By: Christina Wolfe, manager, air quality, port and freight facilities, and Kate Zerrenner, manager, energy-water initiatives
An oxymoron is “a combination of words that have opposite or very different meanings,” according to Merriam-Webster (a commonly given example is “jumbo shrimp”). Ports – with an immense amount of traffic and heavy cargo coming and going – have recently been equated with power plants in terms of air pollution. Some might suggest that the concept of a ‘sustainable port’ is impossible.
It’s not, actually.
Earlier this year, the first “zero-emissions terminal in the world” opened at a port in the Netherlands using equipment that releases no pollutants from a tailpipe and on-site wind energy for power demands. And closer to home, large ports in the U.S. have taken promising steps, like the Port of Seattle’s aggressive energy efficiency initiatives.
Texas ports have some work to do, both to keep up with strong economic growth (like the record year the Port of Houston is projecting) and because Texas already leads the country in climate-altering greenhouse gas emissions. But the good news is there is a way they could very quickly up their game: the use of renewable energy. And in the midst of historic climate talks in Paris, there is no better time for Texas ports to consider commonsense investments that safeguard both public health and the global climate.
Port Freeport Operations Manager, Jesse Hibbetts, provides a tour of Berth 7 at the Velasco Terminal.
This post first appeared on the EDF Climate Corps Blog.
This summer I had the opportunity to work with Port Freeport, a deep-water seaport in Freeport, Texas, on developing a new supply chain strategy from scratch. Currently, empty containers are trucked from Houston to Freeport for loading. Then, the filled containers are driven back to Houston completing the round-trip cycle. This long-haul covers 162.2 miles. Port Freeport’s new approach, which would reduce truck trips, emissions and costs, would issue a permit for overweight vehicles to move goods from industry to Port property. Once on site, these containers would be loaded onto a barge and shuttled to Houston. This process is more commonly referred to as short sea shipping or container-on-barge. Read More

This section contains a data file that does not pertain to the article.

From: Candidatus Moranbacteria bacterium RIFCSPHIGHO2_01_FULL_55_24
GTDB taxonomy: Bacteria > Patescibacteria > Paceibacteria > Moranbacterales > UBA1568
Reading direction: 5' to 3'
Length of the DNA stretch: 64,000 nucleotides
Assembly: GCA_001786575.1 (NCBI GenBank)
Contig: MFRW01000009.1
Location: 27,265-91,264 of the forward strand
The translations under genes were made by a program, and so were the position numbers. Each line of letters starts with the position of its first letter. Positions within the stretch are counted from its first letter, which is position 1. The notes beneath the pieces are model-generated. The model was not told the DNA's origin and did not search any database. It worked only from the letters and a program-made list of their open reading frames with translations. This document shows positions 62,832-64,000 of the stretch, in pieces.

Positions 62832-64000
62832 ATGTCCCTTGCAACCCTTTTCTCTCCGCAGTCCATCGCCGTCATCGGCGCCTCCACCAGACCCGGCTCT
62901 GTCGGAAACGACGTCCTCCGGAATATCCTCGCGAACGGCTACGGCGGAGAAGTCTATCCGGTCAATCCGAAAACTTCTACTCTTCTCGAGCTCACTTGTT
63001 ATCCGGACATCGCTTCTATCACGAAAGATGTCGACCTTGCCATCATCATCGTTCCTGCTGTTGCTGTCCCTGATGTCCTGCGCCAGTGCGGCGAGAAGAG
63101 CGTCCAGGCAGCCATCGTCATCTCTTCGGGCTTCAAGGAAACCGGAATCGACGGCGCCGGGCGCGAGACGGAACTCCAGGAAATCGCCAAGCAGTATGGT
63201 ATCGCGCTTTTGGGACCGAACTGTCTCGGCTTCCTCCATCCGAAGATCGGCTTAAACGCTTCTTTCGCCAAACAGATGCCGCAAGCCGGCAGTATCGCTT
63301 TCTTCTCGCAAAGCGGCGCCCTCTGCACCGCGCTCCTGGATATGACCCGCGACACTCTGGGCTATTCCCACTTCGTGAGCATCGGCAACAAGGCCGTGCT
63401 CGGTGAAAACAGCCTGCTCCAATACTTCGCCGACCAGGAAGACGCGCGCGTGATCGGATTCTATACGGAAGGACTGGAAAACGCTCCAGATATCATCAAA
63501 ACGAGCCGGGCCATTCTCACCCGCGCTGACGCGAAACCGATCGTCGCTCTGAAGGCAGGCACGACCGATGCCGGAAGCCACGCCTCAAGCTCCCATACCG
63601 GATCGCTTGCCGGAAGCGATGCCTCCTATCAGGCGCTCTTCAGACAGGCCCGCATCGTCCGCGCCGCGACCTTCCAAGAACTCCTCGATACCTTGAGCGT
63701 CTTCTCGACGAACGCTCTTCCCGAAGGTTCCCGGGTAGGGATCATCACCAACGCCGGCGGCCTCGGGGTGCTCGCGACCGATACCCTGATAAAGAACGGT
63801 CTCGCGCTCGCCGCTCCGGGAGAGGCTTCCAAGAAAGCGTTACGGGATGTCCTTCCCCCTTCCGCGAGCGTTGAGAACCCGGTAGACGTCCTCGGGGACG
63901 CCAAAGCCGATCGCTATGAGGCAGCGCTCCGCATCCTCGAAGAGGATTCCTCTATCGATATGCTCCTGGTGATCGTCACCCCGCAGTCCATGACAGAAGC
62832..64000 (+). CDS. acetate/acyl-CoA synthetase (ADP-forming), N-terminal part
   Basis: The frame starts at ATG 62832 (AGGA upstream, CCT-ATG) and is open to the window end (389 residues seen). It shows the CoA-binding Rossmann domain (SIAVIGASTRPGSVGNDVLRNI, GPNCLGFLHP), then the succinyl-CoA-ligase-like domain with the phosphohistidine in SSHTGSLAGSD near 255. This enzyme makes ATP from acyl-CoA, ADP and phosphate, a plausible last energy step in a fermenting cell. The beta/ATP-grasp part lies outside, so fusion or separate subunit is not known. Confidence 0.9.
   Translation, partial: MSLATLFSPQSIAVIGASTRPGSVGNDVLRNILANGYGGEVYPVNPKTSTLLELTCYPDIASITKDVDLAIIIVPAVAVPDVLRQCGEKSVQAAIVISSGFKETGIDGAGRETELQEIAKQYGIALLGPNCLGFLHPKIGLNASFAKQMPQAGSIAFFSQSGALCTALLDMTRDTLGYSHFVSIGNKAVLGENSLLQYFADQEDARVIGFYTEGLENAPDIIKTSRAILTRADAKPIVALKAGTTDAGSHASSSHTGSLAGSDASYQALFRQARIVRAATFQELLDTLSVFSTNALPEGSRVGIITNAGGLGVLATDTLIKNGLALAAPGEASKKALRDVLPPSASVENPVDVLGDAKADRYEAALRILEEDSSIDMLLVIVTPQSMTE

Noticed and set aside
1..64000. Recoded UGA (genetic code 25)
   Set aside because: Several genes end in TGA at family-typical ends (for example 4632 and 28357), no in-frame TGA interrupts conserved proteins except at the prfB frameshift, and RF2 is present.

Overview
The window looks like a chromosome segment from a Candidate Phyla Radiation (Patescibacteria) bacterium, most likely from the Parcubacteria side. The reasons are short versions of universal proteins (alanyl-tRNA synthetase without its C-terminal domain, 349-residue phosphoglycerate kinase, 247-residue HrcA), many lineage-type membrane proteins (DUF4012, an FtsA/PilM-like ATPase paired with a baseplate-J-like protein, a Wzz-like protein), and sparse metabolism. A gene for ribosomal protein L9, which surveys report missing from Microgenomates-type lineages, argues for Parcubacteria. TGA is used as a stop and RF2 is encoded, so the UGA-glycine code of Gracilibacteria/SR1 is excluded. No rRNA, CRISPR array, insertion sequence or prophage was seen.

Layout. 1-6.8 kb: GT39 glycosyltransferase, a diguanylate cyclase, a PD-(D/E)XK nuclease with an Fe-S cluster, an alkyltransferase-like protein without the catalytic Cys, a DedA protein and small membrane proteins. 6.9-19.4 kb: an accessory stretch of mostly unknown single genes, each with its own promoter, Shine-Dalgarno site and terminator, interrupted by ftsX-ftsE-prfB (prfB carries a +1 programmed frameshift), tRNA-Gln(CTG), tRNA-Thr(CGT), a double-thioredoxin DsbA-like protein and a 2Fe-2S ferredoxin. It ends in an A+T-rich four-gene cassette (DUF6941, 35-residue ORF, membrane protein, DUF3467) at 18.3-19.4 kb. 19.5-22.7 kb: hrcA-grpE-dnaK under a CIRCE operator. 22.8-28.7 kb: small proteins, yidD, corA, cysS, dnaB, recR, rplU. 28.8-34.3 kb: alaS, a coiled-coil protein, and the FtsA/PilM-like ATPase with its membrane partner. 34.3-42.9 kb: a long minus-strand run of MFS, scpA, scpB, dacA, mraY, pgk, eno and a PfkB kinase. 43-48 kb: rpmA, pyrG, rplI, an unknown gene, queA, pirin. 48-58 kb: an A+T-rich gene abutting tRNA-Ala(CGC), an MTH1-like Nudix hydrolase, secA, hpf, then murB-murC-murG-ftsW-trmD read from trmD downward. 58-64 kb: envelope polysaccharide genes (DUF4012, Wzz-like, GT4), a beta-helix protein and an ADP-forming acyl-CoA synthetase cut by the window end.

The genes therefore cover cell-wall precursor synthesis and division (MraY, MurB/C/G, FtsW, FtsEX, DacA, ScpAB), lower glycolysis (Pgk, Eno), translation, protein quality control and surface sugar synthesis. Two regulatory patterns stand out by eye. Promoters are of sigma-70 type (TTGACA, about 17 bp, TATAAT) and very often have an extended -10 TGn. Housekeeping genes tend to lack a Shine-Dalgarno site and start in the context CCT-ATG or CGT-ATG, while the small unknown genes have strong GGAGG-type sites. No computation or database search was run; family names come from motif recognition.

This year, 11 companies out of 3,220 partners received the 2015 SmartWay Excellence Award in the shipping and logistics categories.
In recognition of their accomplishments, the Environmental Protection Agency (EPA) recently announced recipients for the 2015 SmartWay Excellence Award, which “honors top shipping, logistics, and carrier company partners for superior environmental performance.” The accolades were well deserved, and the latest example of EPA’s commitment to recognizing companies that achieve win-wins, demonstrating that environmental stewardship and economic success go hand in hand.
EPA’s SmartWay program is a public-private partnership with a primary focus on encouraging more sustainable freight transport. With more than 3,220 SmartWay members nationwide, the program emphasizes measuring environmental performance criteria, such as fuel efficiency and use of cleaner technologies. Membership is voluntary, so businesses choose to make energy-efficient transportation decisions and are then eligible to receive national recognition for achieving high environmental performance. Read More